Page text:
Manchester United is a club in shambles. Besieged by the instability of a departing manager for the first time in 27 fruitful years, the transition to the post-Ferguson era has been every bit as strenuous as Manchester United cynics could have envisaged, and perhaps even hoped.
In a season that can be classified as a categorical failure, there is reprieve to be found in United's encouraging performances on the European stage. Few billed the team as clear-cut winners of a difficult group containing Real Sociedad, Bayer Leverkusen and Shakhtar Donetsk. However, a five-goal mauling of the Bundesliga's second place team sent a warning to the competition - Manchester United were here to play.
With a Champions League league placing all but out of reach, and elimination from all of England's subsidiary cups, it is fair to say the reigning Premier League champions have bitterly disappointed on most fronts. Even the record signing of Juan Mata from Chelsea wasn't enough to turn their fortunes around.
And this is precisely why Manchester United should be delighted with their Champions League tie with Bayern Munich.
Clearly, the Red Devils are entering the latter stages of Europe's most prestigious tournament with a significantly weaker squad than their seven counterparts. Thus, there is a preordained expectation of a heavy defeat to the ruthless Bayern side, one that may go down into the annals as one of the most dominant in the sport's history.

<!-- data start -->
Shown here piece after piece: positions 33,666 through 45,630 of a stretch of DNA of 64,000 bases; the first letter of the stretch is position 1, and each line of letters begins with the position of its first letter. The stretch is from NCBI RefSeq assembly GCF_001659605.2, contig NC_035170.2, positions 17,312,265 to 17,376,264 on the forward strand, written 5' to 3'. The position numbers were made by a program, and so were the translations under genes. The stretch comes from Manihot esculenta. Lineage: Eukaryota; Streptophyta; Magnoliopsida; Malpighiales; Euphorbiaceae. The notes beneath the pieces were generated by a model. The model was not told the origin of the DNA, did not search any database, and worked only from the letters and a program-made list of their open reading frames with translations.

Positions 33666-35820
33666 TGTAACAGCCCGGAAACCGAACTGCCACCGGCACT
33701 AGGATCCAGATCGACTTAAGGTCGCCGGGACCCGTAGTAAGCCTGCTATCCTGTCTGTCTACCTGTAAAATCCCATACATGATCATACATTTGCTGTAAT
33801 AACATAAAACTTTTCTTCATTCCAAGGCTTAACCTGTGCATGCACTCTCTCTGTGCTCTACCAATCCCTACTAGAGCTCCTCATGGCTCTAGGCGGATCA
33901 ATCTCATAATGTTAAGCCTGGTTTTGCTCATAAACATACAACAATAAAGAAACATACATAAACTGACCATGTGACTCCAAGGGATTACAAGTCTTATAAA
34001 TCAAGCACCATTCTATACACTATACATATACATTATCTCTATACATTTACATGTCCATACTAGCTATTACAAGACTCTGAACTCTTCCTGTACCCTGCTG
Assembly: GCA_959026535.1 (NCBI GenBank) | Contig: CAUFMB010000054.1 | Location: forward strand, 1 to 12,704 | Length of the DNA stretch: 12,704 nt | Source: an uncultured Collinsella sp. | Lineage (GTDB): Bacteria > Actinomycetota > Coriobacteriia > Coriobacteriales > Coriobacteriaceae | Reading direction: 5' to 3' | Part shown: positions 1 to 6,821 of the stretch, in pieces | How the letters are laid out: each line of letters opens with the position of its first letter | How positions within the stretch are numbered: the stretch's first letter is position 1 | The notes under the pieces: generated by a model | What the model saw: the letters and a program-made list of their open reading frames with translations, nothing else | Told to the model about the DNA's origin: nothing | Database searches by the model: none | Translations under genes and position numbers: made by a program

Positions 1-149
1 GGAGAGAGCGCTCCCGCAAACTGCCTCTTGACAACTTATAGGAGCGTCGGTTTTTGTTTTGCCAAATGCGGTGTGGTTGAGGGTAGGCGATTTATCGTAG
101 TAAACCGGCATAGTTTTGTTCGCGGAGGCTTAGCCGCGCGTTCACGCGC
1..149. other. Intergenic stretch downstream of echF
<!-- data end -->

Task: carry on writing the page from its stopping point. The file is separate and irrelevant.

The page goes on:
Be under no illusion, Manchester United will head into the tie with little to no pressure to succeed. And so, David Moyes has been handed a gilt-edged opportunity to provide the club with something to shout about this season.
Despite their outlandish records, Bayern have been occasionally exposed as mortals and Arsenal have provided football with a blueprint highlighting what it takes to score against the reigning Champions League winners. Some form of a result against the German giants is distinctly achievable.
Moreover, this is the first Champions League game thus far in which Manchester United aren't burdened by the expectation of success. There is nothing to lose and all to gain for the Red Devils. A win will not only lay the club in good stead for a decent 2014/15, but will feature as a shining light in what has been a woeful 8 months.
In Moyes' hands lies the ability to spark much-needed self-belief within the squad whilst saving his own job, a position that, if reports are to be believed, lies precariously in the balance.
Redemption may be sought in the face of adversity. Rather than exercise damage control, Moyes and his team must grab hold of the opportunity to resurrect club spirits and protect his position at the club.
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